Starting Sept. 24, New York City’s app-based food delivery workers are entitled to increased clarity on their daily earnings and tips, and the right to use most restaurant bathrooms, as new laws begin their rollout.
The Deliveristas celebrated the new protections Sunday afternoon with a rally in Times Square, flanked by allies including Rep. Alexandria Ocasio-Cortez (D-The Bronx/Queens) and Sen. Chuck Schumer, who has advocated for federal funds to create rest stops for the workers and other supports.
Also joining were city Comptroller Brad Lander and Councilmembers Carlina Rivera (D-Manhattan) and Justin Brannan (D-Brooklyn), among the lawmakers who introduced the Council bills.
The rally drew dozens of Deliveristas, many of whom hail from Indigenous communities from Mexico and Guatemala. Workers from Bangladesh and Mali also participated.
“We’re going to see big, big changes with these laws,” upper Manhattan delivery worker Manny Ramírez, 34, told THE CITY on Friday. “The discrepancy between what the client thinks we get paid and what the apps actually pay was immense — but now there is more awareness, and we felt like we’d won with that alone.”
“We feel like winners,” said Ernesta Galvez, 40, who works for the Relay app and is one of the few women among the Deliveristas. “It’s emotional to think about how far we’ve come.”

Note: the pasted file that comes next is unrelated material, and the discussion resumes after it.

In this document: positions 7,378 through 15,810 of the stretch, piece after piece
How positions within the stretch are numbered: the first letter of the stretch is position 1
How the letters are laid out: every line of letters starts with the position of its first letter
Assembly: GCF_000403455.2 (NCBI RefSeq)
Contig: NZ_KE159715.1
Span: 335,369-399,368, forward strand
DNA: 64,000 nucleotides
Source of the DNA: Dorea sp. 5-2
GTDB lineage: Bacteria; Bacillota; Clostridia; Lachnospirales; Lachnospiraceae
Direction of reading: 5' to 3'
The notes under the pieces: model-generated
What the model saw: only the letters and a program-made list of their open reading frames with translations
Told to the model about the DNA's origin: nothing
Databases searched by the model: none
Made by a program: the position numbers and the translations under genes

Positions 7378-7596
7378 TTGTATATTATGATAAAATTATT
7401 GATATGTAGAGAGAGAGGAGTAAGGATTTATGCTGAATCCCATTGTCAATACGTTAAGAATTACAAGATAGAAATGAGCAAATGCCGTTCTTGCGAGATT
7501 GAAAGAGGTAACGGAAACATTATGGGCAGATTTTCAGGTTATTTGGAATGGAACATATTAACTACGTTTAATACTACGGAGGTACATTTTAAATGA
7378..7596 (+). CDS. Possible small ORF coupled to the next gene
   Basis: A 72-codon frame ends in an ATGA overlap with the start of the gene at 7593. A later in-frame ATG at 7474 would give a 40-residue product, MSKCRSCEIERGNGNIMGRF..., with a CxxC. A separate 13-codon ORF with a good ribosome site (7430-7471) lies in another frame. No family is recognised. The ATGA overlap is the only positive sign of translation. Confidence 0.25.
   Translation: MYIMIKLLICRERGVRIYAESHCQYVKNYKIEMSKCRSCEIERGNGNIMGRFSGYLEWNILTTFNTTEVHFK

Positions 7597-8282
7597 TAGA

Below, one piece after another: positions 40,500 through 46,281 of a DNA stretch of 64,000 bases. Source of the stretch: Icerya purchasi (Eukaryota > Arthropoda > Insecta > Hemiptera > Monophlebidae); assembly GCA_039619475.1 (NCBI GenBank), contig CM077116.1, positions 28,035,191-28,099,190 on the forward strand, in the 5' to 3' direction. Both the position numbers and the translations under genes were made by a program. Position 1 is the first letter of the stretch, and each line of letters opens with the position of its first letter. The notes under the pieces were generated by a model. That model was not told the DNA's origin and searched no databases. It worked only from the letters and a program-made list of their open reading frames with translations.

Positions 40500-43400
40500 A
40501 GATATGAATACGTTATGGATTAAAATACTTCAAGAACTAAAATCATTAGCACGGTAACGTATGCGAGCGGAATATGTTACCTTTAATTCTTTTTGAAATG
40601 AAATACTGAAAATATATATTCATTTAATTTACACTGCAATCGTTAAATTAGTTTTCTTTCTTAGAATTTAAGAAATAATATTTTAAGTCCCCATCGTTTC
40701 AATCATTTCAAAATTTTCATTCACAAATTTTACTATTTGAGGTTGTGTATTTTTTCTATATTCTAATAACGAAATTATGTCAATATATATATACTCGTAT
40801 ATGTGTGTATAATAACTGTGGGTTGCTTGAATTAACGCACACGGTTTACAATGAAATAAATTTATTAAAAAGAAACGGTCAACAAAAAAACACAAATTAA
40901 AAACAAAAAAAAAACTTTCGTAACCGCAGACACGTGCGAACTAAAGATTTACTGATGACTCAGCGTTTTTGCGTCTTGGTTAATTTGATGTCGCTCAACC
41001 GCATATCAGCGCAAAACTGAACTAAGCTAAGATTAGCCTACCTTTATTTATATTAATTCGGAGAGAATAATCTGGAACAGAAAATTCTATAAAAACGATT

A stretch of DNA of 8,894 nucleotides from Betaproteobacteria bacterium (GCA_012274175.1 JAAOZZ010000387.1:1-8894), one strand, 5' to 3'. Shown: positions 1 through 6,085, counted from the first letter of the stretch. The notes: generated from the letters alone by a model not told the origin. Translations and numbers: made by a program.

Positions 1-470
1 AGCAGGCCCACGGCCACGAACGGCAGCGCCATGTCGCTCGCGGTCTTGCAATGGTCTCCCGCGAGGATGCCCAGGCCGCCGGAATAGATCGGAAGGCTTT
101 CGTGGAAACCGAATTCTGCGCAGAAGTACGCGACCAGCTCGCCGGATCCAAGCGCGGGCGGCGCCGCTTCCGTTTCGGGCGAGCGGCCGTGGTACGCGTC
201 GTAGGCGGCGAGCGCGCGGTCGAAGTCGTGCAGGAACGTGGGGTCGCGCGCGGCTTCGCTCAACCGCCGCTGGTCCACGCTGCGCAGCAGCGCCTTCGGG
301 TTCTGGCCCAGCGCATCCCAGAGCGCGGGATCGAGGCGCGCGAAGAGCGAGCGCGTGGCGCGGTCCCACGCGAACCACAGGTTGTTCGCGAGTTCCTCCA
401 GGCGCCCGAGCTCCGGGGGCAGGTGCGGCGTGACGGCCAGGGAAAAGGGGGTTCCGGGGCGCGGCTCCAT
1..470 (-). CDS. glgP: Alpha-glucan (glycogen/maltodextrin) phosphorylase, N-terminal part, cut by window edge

Ocasio-Cortez said in a phone interview on Sunday that the local gains for delivery workers send important signals nationally.
“What we’re seeing with the Deliveristas and the working class in New York, particularly tech workers, is such a strong counterpoint to what we’ve seen in California,” she said, noting that state’s ban on gig workers being recognized as full time employees.
The sites of new gifted classrooms were announced Tuesday, part of an expansion pushed by Mayor Eric Adams and Chancellor David Banks.
Officials are adding more than 1,000 seats, most of them as new programs that start in third grade. Until now, the most common entry point for “gifted” programs has been in kindergarten, a practice long criticized for testing and sorting 4-year-olds.
A Brooklyn man who allegedly beat a 62-year-old Asian American woman over the head with a rock in North Corona last year – causing her to die from her injuries three months later — has been indicted for murder.
Two eastern Queens lawmakers are working on renaming a Long Island Expressway overpass after an NYPD officer who was struck and killed by a drunk driver while directing traffic on the thoroughfare last year.
This article was originally published by The CITY on May 19, 2022
The clock is ticking on the final days of a likely-to-expire tax break real estate developers rely on to build new apartments — and the rush is on to get foundations in the ground before June 15, when 421-a will end unless the state legislature passes an extension.